Pac-12 commissioner Larry Scott's "listening tour" comes to Seattle, and UW athletes are happy to be heard.
The meeting, ironically, ran long.
Pac-12 commissioner Larry Scott was on the University of Washington campus Sunday afternoon to sit down with about 30 UW athletes for a discussion about their welfare in general and, specifically, about the increasing time demands that come with competing in a major-college sport.
There was, it turns out, a lot to do in a limited amount of time Sunday, which tends to be a theme for many college athletes. And that’s what Scott is trying to address on his “listening tour” to all 12 campuses in the Pac-12.
“We had budgeted 90 minutes for the meeting, and I think we ended up pushing two hours by the end of it,” UW gymnast Faith Morrison said. “It was funny because we all have these other things to do … but it was a good problem to have, for sure.”
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Morrison is UW’s representative on the Pac-12 Student-Athlete Advisory Committee, a council that last year, for the first time, was given a formal vote in the conference’s decision-making structure. The Pac-12 is the only major conference to give athletes a formal voice.
Scott considers the Pac-12 a leader in the movement to improve the student-athlete experience. In the past two years, the NCAA has addressed some of the economic issues for athletes, notably creating a stipend for full cost of attendance, guaranteeing four-year scholarships and improving post-college medical coverage.
Legislating athletes’ time commitments is the next step. With that in mind, the Pac-12 made two proposals at the NCAA Convention in January: one would require athletes to take two weeks off from involuntarily activities at the end of their season; another would prohibit athletics activity for a consecutive eight-hour period overnight.
“At that session, it was pretty clear that it ended up being a wake-up call for some of our colleagues in other conferences,” Scott said.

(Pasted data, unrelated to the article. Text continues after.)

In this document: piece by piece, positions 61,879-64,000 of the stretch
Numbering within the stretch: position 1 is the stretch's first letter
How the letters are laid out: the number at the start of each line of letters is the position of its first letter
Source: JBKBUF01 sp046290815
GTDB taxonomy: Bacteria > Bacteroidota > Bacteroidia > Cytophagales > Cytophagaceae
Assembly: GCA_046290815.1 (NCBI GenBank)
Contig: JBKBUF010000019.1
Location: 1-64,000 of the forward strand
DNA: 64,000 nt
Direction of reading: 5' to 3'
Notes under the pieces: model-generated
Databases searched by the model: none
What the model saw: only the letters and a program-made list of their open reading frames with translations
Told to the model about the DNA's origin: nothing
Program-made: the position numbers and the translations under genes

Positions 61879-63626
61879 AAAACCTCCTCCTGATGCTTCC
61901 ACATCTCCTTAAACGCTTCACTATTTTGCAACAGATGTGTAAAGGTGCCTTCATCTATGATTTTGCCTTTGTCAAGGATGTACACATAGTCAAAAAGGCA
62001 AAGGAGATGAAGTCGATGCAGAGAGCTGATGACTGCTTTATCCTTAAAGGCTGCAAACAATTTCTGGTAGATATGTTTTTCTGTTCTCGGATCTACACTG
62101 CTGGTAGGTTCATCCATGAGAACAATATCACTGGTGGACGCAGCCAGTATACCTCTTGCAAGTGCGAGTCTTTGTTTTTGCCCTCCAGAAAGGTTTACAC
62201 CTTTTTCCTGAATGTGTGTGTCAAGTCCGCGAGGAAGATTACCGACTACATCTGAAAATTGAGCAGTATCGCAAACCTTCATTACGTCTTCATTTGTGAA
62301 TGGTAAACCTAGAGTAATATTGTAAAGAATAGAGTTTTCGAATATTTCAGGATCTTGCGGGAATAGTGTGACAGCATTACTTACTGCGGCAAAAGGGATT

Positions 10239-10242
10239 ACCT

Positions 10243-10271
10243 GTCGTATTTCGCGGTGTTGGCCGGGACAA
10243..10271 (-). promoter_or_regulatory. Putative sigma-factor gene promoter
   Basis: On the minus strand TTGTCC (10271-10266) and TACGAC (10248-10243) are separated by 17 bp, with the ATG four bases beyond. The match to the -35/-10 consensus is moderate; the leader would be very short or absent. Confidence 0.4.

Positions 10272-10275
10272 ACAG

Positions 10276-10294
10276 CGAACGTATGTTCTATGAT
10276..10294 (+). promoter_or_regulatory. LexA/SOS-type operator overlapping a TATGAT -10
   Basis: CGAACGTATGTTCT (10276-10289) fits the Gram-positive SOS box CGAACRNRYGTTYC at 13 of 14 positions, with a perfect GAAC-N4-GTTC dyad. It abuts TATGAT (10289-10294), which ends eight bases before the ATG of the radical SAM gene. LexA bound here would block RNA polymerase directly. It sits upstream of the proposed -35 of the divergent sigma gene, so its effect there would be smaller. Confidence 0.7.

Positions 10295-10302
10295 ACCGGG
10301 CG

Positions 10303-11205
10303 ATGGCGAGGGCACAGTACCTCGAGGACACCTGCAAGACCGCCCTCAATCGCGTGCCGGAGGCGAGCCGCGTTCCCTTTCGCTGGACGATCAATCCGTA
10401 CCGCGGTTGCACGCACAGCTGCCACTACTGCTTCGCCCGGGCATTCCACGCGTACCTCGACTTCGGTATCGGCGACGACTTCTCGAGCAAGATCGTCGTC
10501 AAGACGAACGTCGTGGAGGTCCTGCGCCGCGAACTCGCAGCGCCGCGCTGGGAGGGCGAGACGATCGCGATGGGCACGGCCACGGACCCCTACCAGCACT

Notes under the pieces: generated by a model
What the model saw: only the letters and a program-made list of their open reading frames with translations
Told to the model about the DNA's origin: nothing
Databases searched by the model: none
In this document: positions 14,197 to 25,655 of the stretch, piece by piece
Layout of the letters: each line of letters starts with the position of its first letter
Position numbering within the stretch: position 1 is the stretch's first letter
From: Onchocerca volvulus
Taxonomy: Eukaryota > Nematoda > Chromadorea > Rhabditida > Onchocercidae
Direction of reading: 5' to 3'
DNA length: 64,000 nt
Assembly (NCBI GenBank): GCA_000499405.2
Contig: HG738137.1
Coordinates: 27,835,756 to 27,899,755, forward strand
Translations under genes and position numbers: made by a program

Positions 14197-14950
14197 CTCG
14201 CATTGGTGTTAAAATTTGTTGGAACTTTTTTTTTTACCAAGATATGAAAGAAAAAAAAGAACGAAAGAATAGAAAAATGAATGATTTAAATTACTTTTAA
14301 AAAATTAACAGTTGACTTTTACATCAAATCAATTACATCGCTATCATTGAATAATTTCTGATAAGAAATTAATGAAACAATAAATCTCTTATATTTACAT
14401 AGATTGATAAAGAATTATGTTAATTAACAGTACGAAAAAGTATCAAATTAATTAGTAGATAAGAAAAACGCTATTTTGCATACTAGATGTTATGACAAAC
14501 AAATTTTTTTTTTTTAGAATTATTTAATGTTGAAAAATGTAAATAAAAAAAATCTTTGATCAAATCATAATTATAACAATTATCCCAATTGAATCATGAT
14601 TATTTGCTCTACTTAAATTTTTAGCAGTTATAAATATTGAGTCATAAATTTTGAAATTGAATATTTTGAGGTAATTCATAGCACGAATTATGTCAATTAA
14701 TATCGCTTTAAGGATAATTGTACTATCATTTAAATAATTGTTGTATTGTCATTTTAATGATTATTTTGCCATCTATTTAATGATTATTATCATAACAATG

The proposals were tabled for a year while conference administrators try to create more comprehensive package to vote on at the 2017 convention. And that’s where Scott’s tour comes in.
Before meeting with UW athletes, he was in Pullman to meet with Washington State athletes on Friday and the week before that he had meetings at Utah and Colorado.
The 30 or so UW athletes who attended Sunday’s session had what Morrison described as a “mature” discussion about the issues.
“Everyone was really transparent and honest and did a good job reflecting on their experiences, which is really encouraging to see,” Morrison said. “You always want everyone to be able to feel safe to talk about their experiences, and it was great that they were able to do it in that setting.”
Scott was accompanied Erik Price, the Pac-12’s associate commissioner for compliance, and Morrison was impressed at how engaged they were.
“They asked a lot of follow-up questions based on things we asked, or things they didn’t understand,” she said. “So that was good. Having a list of question is easy, but really diving in and trying to understand so they can make better decisions on behalf of all of us really spoke to me the most.”
So far, Scott has found that the student-athlete experience can very drastically based on the sport. That, he said, should be reflected in the proposed legislation going forward.
“It’s not really one size fits all,” he said. “There can be certain rules that go across the board, but we realize it’s a very nuanced thing. Certain student-athletes wanted very little limitations.”